A heart worn upon her sleeve

SANDRA TSING LOH is one of those frantic, rocket-fueled, high-energy, iconoclastic funny women who dashes about so wildly that one can almost be convinced she is subliminal, existing in flashes barely below our level of awareness.

Othello, on the other hand, is a good-natured, slow-moving, agonizing Moor who has no sense of humor at all and ends up, not making us laugh, but making us ponder his vulnerability when, duped by the evil Iago, he murders his wife.

Together, Sandra and Othello made for an interesting weekend.

Loh, who is one of L.A.'s most gifted satirists, held a reading of her upcoming one-woman show, “Mother on Fire,” on a Saturday at the 24th Street Theatre, leaving a crowd of friends, relatives and camp followers hoarse with laughter.


It is her comeback from, well, a one-word performance on NPR station KCRW-FM last March that got her fired. She mentions it in her current show by saying, “For 15 minutes, yes, I was a bit of a rock ‘n’ roll star,” a reference to the minimal restraint rockers often display in their public usage of the dreaded “F-word.”

“Othello,” Will Shakespeare’s dark study of jealousy and duplicity, was performed the next afternoon under towering oak trees and a flawless blue sky at Topanga’s Theatricum Botanicum, a place worth seeing even if nothing is being performed and you’re just sitting there, breathing and feeling.

I mention Loh at the 24th Street Theater on the edge of downtown and Othello in the outdoor setting of the Theatricum because they bookend L.A. in a couple of ways, not the least of which is by the very nature of their content and presentation. Shakespeare is classic, Loh wildly contemporary. Both are stylistic.

I’m not going to spend time on Shakespeare because either you know his plays or you don’t deserve to. I will say that James Avery was a powerful Othello, and several in the audience had to be restrained when the show was over from hunting down James LeFave (Iago) and giving him a good beating, the dirty rat. Well, I guess you can’t use God’s little animals in a derogative sense in Topanga, where all creatures, however dirty, are worshiped. So just think of Iago as a person with whom you would not share your tofu.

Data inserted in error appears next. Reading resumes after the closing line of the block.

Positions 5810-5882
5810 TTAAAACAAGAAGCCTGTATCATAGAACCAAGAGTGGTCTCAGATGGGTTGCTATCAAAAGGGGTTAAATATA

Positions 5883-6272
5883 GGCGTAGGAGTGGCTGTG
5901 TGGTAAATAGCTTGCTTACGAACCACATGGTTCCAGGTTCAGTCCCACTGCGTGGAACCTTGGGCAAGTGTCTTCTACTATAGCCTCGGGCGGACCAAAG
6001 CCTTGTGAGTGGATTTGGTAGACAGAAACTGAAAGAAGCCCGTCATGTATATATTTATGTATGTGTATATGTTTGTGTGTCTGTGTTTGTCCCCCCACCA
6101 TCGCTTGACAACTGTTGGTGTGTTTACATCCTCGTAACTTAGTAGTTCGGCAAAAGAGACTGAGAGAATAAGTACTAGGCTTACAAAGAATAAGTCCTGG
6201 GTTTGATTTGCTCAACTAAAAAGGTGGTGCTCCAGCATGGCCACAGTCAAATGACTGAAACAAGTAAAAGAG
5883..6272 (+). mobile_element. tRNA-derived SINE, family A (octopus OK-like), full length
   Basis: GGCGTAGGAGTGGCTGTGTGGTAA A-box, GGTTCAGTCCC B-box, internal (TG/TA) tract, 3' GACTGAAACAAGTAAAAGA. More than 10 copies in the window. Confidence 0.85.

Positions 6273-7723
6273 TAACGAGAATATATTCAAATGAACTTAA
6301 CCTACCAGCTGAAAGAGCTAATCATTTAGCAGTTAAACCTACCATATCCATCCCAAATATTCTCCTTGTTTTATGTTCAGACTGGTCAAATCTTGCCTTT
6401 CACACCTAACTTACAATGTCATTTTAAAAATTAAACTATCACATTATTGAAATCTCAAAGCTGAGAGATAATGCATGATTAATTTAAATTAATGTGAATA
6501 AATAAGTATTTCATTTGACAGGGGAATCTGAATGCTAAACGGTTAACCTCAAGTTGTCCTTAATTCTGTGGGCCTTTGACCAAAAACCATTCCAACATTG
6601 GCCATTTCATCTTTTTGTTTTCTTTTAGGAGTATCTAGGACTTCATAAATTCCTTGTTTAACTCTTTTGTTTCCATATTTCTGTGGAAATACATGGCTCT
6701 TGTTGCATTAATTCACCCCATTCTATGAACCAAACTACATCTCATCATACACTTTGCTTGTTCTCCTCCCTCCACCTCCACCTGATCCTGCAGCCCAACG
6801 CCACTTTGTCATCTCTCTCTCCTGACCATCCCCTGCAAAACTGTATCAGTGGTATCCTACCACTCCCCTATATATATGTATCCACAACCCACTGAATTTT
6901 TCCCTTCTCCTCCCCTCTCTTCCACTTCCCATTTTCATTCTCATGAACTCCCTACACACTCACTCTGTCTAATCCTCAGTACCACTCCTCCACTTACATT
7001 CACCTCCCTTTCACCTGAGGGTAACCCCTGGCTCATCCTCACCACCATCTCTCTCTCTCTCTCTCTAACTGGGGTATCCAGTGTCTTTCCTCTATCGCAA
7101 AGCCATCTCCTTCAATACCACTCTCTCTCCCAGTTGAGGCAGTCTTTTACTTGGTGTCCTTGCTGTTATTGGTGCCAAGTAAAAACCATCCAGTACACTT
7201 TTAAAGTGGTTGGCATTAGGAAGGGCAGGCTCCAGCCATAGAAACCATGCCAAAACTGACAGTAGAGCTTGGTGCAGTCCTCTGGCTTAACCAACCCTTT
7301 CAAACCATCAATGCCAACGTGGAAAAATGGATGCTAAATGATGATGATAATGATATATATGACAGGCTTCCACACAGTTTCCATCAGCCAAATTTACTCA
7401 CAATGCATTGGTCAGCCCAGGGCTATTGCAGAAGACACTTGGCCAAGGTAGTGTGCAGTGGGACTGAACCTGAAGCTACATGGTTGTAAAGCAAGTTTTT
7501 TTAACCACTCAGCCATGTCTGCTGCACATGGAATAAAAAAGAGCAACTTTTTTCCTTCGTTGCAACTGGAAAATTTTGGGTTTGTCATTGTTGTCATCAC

Loh, writer, performer and mother, is L.A.'s gift to anyone who can keep up with her. One must absorb her performance to truly make sense of it. You sit and listen to her whiz by, think about it on the way home and suddenly burst into laughter when, at last, your brain, catching up, makes the synaptic connection.

Watching her dash back and forth across a stage, arms waving, is like watching a tennis match between maniacal kung fu artists. She begins in a kind of defense of motherhood: “The OLD TESTAMENT? A CAVALCADE of colorful FATHERS -- God, Noah, Abraham, Moses -- While the patriarchs are BASKING in spotlights at big gold altars, declaiming ‘Why, why, why?’ ... where are the mothers?”

She answers: “AMIDST the killings, locusts, floods, the MOTHERS are ... ? In the background, at the well -- ALWAYS at the well. They’re beating their BREASTS, rending their hair. It’s tedious, repetitive -- FACTORY work almost!”

That is the first stage of her rocket into a segmented treatise on the role of mothers first in history and then in Van Nuys. Although I was present at the reading, I am copying her quotes from a script, and the capital letters and punctuations are hers. Imagine Loh, if not shouting in your ear, at least emphasizing with a raised voice directly into your face.

“Mother on Fire” leaps from women in history to exclusive private kindergartens where Loh is considered a celebrity mom for having said the “F-word” on the air (“Is THIS how dark my world has become? That the MOTHER I most IDENTIFY with is Courtney Love?”), to mild confrontations with her Chinese father (Her mother was German, which makes her a kind of Manchurian/Teutonic Nietzschean Confucian on speed), to a fanciful war on private schools joined by “nuns with attitude” and finally a kindergarten in Van Nuys -- “My local migrant farmworker kindergarten.”

From start to finish, it is a journey that, en route, takes on the L.A. school district (“Like a Saigon, falling in flames”), environmentalists (“I find myself cursing the Tree People”), George Bush (“Our president is a guy who says nu-cu-lar”), Calabasas (“The houses? How can I put this? They were all mansion-y, white carpet-y, chandelier-y?”), liberals (“Come to think of it ... ALL my bad reviews have come from Blue State papers!”), and other cowering fools and movements.

It is delivered in such a funny, frantic, off-handed manner that her act is more Observations of a WOMAN Curmudgeon than the RANTINGS of a MAD HOUSEWIFE. The show, which opens Sept. 30 and runs to Nov. 6 at the 24th Street Theatre, will include visual aids, as they say in kindergarten, and will be polished but not, I hope, toned down. Since this was a reading, I can’t guarantee it will INCLUDE the QUOTED MATERIAL. I think it will, but WHO KNOWS? At least, unlike “Othello,” no one dies at the end.



Al Martinez’s column appears Mondays and Fridays. He can be reached at